By Stacey Flores Chandler, Reference Archivist
Keeping up with global politics in any era can be a challenge; with so much information to sift through, it can be tricky to know exactly what to focus on. This can be an even bigger problem for the President of the United States, who relies on the huge volume of information collected by multiple federal agencies to make decisions – and it’s a problem that’s partly solved by the highly-classified President’s Daily Brief, or PDB. With the PDB, intelligence experts condense the details they think the President should know about world events into a document that’s just a few pages long, which is then hand-delivered to the White House each morning.
The modern PDB is produced by the Director of National Intelligence, but in John F. Kennedy’s era, the briefing was created by the Central Intelligence Agency. Back then, a consolidated daily update was still a pretty new concept – having premiered during President Harry S. Truman’s administration in 1946 – and the CIA tried a few versions before landing on what they called the President’s Intelligence Checklist, or PICL (pronounced “pickle” by White House staff). Though the CIA once considered PICLs too sensitive to declassify, CIA staff and JFK Library archivists reviewed and opened much of the PICL material in our holdings between 2012 and 2019, and we’ve recently completed digitizing and cataloging these records for online public access. We’re excited to share these materials with you!
The PICLs have been preserved in the National Security Files collection for nearly 60 years, thanks to the work of Military Aide General Chester “Ted” Clifton. General Clifton was responsible for coordinating the PICL briefings, and as retired JFK Library Declassification Archivist Maura Porter has noted:
“The writing on the first page of the PICL is usually in General Clifton’s hand and indicates whether the President saw that particular PICL. Clifton’s notations – ‘P saw’; ‘P not seen’; or ‘Pres has seen’ – can be distinguished from another (unidentified) staff person’s notation, ‘President read.'”Maura Porter, “New Release of the President’s Intelligence Check Lists (aka PICLs),” 1 August 2012.
Because the PICLs were a near-daily dispatch, they followed the President wherever he traveled around the world. While he was away from the White House, the PICLs were wired to his location, and staff members often scribbled a quick note – “Palm Beach,” or “HP” for Hyannis Port, for example – to indicate where JFK was when he received the briefing.
Though the PICLs are helpful for catching up on world events and even tracing the President’s whereabouts, historians find them especially useful for understanding the Administration’s priorities in foreign policy matters – and the wide range of global issues on the President’s mind at any given moment.
For example, the PICLs from late October 1962 often open with updates on the Cuban Missile Crisis – usually referred to as “the Cuban problem” – including details about missile locations and Soviet shipping operations. But the PICLs also reveal that the Cuban Missile Crisis wasn’t the Administration’s only international concern at the time. While much of the country focused on Cuba, the President and his team were also monitoring significant developments in the border conflict between India and China known as the Sino-Indian War; military activity in Vietnam and Laos; the relationship between Egypt and Yemen; requests for aid from the Congolese government; and other events unfolding throughout Latin America and Europe.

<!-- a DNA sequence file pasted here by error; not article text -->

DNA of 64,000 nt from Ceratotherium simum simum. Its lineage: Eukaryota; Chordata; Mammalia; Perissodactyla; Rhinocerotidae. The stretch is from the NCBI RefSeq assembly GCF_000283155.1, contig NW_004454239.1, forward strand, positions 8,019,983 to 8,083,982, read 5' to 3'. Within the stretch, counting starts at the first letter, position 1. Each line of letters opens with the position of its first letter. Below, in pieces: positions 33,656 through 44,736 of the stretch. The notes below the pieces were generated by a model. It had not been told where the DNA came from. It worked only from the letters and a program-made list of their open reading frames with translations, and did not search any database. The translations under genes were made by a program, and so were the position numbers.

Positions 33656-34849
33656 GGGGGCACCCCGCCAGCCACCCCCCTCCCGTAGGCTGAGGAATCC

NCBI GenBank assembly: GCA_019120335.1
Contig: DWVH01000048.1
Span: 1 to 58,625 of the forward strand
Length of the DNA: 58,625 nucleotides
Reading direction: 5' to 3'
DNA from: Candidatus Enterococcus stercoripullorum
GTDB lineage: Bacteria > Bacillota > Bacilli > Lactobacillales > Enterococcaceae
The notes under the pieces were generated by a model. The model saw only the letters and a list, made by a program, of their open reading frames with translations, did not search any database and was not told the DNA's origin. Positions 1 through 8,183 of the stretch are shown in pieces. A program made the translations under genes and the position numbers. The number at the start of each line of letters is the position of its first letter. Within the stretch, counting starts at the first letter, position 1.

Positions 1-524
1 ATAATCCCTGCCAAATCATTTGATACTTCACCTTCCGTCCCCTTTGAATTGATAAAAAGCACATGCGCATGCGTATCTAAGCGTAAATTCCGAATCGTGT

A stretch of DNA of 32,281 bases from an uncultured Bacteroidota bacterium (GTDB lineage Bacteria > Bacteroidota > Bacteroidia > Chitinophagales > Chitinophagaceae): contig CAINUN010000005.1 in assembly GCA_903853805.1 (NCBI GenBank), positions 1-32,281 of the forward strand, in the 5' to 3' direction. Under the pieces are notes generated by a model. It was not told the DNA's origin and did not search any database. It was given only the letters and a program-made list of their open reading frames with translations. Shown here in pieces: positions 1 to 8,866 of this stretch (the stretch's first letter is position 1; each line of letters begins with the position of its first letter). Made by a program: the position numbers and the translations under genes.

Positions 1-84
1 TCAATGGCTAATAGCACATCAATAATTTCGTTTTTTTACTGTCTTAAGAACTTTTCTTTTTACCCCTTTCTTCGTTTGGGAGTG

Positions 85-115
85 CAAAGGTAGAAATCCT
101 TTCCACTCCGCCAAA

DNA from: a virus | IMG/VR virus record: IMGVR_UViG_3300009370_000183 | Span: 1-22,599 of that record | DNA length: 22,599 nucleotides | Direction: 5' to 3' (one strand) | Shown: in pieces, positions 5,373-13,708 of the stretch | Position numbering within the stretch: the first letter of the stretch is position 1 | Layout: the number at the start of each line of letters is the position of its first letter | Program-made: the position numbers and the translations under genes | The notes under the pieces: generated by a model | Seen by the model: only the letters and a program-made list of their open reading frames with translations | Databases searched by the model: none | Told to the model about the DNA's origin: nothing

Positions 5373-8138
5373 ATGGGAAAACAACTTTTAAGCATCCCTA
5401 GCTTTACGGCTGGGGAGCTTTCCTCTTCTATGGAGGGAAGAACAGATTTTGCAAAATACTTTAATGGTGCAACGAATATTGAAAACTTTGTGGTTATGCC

Occasionally, the PICLs also demonstrate how the President’s actions at home could reverberate on the world stage – especially on civil rights. Though some Kennedy Administration staff members (like Pedro Sanjuan) focused almost exclusively on the impact of domestic civil rights issues on international affairs, the PICL staff occasionally included updates on this topic, too. In early October 1962, one PICL relayed international responses to JFK’s actions to protect James Meredith from racist violence a few days earlier, when Meredith had arrived to enroll as the first Black student at the University of Mississippi.
The PICLs remained a constant presence through the rest of John F. Kennedy’s Presidency; in fact, the records show us that a PICL was among the last documents the President ever read. The PICL for the morning of Kennedy’s assassination on November 22, 1963 carries a brief note stating that it was received at Fort Worth, Texas, and that the “President Read” it. Topics in this final Kennedy administration PICL include issues in the Soviet Union, Cambodia, Japan, Indonesia, and Vietnam.
As you browse the PICLs, you’ll likely notice a number of redactions, or blacked-out sections of text. These redactions represent information that is still considered too sensitive to release (for example, the names of local intelligence sources who have living descendants). You can learn more about declassification processes here, or contact JFK Library archivists at Kennedy.Library@nara.gov for details about submitting review requests for these items. As documents are further declassified through additional reviews, we’ll continue adding them to the digitized folders in the National Security Files.
You can find the complete run of the JFK Library’s PICLs in the digitized folders from Boxes 353 through 361 in the National Security Files finding aid, linked below.